The Deniable Darwin collects essays written from 1996 to 2009 mostly on the same general theme: That the insufferable pretensions and aggressive self-certainty of science ideologues prevent us from justly appreciating how much we actually have learned about the natural

Posted in Books, Science Tagged with: ,

From the Featured Archives

Noted & Quoted

TV pundits and op-ed writers of every major newspaper epitomize how the Democratic establishment has already reached a consensus: the 2020 nominee must be a centrist, a Joe Biden, Cory Booker or Kamala Harris–type, preferably. They say that Joe Biden should "run because [his] populist image fits the Democrats’ most successful political strategy of the past generation" (David Leonhardt, New York Times), and though Biden "would be far from an ideal president," he "looks most like the person who could beat Trump" (David Ignatius, Washington Post). Likewise, the same elite pundit class is working overtime to torpedo left-Democratic candidates like Sanders.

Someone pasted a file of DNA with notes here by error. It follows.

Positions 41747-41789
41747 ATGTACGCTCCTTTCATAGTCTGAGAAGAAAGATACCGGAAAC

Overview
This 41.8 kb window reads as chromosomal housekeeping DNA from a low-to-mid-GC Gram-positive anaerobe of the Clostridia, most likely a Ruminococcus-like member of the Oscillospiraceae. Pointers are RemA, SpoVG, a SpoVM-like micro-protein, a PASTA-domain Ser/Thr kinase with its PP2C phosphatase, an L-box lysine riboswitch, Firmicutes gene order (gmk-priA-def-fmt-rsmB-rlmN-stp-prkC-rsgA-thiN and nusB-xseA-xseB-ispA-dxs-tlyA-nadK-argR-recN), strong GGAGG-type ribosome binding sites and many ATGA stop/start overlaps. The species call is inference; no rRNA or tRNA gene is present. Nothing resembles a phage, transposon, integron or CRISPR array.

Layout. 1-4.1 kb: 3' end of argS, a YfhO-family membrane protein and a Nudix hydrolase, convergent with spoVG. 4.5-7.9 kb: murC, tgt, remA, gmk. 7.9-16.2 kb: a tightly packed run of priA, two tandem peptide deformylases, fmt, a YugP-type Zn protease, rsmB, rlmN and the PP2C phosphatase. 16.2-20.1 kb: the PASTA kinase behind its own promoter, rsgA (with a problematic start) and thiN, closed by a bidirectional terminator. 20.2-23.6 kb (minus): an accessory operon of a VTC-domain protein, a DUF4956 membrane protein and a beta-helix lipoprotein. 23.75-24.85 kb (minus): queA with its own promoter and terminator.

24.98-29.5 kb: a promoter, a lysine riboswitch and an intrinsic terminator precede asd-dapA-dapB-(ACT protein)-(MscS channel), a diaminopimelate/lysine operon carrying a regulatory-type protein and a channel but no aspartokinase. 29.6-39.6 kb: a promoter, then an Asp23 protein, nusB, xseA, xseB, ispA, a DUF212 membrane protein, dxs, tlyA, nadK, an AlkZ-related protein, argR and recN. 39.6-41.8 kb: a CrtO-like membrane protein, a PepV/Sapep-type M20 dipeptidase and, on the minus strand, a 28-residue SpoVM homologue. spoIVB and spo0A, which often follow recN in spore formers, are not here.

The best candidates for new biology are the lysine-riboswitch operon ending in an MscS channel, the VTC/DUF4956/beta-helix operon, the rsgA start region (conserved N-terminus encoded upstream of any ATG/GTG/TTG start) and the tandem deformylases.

For someone who was not acquainted with Piketty's paper, the argument for a centrist Democrat might sound compelling. If the country has tilted to the right, should we elect a candidate closer to the middle than the fringe? If the electorate resembles a left-to-right line, and each voter has a bracketed range of acceptability in which they vote, this would make perfect sense. The only problem is that it doesn't work like that, as Piketty shows.

The reason is that nominating centrist Democrats who don't speak to class issues will result in a great swathe of voters simply not voting. Conversely, right-wing candidates who speak to class issues, but who do so by harnessing a false consciousness — i.e. blaming immigrants and minorities for capitalism's ills, rather than capitalists — will win those same voters who would have voted for a more class-conscious left candidate. Piketty calls this a "bifurcated" voting situation, meaning many voters will connect either with far-right xenophobic nationalists or left-egalitarian internationalists, but perhaps nothing in-between.

Comment →